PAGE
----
Sustainability is cost effectiveness
This week I saw the phrase ‘cost effective sustainability’.
It doesn’t need an environmental professional to guess the author of this phrase had a pretty sceptical view of the value of sustainability, and who could blame them? I’ve lost track of the number of times I’ve heard facts about the failings of solar PV or turbine technology. And I expect many construction projects promised much at the design stage, only to leave a finished building performing nothing like expected, and a legacy of headaches rather than benefits.
So why have sustainable technologies been so common over the last seven to eight years, when they were not always cost-effective – after all, isn’t ‘economic’ one of the pillars of sustainability?
Influences such as BREEAM, Feed-in-tariffs, energy prices and carbon taxes are just some of the reasons that clients have felt a need to adorn buildings with the latest must have eco accessories, or ‘eco bling’, but we now understand that although they were well intended, in many cases they were ill-fitting to the needs of the building and also to the user.
So it’s pleasing to see that in 2015, bold statement eco-bling has been re-evaluated.
Client understandings of value have increased and we now operate in an industry where adding a renewable energy technology is not a one-stop-shop to sustainability. As an industry, we now aim to treat the problem, not just the symptom. Although we understand renewable energy technologies still have their place in delivering green energy, other solutions can offer additional benefits.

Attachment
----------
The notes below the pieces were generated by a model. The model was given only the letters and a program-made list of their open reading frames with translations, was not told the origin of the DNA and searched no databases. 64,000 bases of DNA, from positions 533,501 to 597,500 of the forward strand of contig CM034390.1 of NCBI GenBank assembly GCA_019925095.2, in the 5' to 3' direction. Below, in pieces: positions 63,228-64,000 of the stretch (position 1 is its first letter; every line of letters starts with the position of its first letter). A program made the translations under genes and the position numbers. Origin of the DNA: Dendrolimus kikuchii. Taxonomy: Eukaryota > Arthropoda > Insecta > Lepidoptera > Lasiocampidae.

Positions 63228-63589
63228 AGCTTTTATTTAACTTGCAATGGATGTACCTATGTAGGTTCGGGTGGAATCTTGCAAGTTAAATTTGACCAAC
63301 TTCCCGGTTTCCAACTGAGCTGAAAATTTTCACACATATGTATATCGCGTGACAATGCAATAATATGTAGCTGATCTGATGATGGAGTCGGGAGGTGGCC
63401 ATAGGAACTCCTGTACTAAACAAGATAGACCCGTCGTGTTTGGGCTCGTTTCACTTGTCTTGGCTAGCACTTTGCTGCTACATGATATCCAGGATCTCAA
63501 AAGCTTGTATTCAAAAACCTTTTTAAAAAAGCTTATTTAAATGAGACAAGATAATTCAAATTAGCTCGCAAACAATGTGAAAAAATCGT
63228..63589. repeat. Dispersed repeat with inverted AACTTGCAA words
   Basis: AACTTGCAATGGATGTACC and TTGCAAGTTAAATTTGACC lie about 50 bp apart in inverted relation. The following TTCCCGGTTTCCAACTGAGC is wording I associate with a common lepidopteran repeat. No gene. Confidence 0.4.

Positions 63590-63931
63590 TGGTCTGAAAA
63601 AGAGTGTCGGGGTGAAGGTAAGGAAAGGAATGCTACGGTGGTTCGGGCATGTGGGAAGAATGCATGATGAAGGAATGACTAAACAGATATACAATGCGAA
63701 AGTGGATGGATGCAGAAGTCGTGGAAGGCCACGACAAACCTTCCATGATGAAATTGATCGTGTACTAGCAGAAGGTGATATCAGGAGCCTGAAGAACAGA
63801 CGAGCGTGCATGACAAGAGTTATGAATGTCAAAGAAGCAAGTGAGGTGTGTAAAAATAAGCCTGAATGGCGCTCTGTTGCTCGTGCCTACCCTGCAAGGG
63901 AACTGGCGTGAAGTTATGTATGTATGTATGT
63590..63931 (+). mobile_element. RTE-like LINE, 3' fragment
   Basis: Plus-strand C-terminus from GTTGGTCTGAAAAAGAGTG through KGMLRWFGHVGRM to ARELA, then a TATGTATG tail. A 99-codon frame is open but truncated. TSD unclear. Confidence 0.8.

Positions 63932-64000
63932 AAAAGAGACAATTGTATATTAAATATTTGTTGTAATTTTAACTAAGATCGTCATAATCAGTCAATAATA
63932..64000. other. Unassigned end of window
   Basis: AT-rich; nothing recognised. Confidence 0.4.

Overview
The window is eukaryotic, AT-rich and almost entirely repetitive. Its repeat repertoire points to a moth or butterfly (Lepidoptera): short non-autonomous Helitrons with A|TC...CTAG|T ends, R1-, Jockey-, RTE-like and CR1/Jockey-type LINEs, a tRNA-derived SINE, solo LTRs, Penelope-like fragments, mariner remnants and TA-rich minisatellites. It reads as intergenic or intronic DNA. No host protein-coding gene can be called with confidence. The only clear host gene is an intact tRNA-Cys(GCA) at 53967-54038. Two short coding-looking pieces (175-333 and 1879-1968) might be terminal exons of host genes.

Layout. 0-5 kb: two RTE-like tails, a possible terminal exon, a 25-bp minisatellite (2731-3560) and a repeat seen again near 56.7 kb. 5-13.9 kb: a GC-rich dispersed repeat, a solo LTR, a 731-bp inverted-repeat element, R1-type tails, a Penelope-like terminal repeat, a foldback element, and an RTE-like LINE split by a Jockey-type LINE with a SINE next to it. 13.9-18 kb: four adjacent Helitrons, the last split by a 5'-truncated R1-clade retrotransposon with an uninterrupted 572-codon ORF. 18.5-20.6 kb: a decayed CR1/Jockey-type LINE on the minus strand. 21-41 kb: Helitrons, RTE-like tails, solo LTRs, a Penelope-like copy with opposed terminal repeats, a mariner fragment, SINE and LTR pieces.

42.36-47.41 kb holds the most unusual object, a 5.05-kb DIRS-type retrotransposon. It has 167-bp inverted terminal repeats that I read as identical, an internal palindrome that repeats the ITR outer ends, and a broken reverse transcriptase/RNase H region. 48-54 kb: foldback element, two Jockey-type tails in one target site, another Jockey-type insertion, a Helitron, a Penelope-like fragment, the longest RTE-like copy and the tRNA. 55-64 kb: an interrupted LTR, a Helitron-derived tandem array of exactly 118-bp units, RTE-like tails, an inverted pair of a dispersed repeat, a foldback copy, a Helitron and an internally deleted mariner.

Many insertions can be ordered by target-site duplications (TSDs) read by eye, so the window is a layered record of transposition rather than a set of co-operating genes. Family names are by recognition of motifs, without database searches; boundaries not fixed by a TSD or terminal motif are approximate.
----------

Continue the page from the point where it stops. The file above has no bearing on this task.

Although not the solution, renewable technologies still have their place
For example, building in line with passive air tight principles reduces unwanted air leakage and lowers the overall energy requirements of a building, while more accurate predictions of lifecycle costs enables us to predict the true benefits of procuring materials or systems which take into account operational value.
We now also think in terms of future proofing. Being able to evaluate a building’s thermal model (together with future weather predictions) within BIM helps to ensure we view buildings as both intelligent day-to-day as well as resistant to future changes.
BAM is pushing the boundaries by championing the circular economy and the benefits of performance contracting. This challenges the concept of building ownership and maintenance, but would ultimately benefit all stakeholders.
We are also leading the way by conducting post occupancy evaluations on completed projects, in line with the Government’s Soft Landings requirements. We are learning from past projects, improving our understanding about material specification, how spaces are really used and work, and building users’ perceptions; helping to drive better building performance.
So my response to the sceptically written phrase ‘cost effective sustainability’ would be that with some expertise and joined up thinking, sustainability can itself be cost effectiveness.
Anthony Heaton is a Sustainability Advisor at BAM.
If you would like to talk to us about sustainability, contact us.
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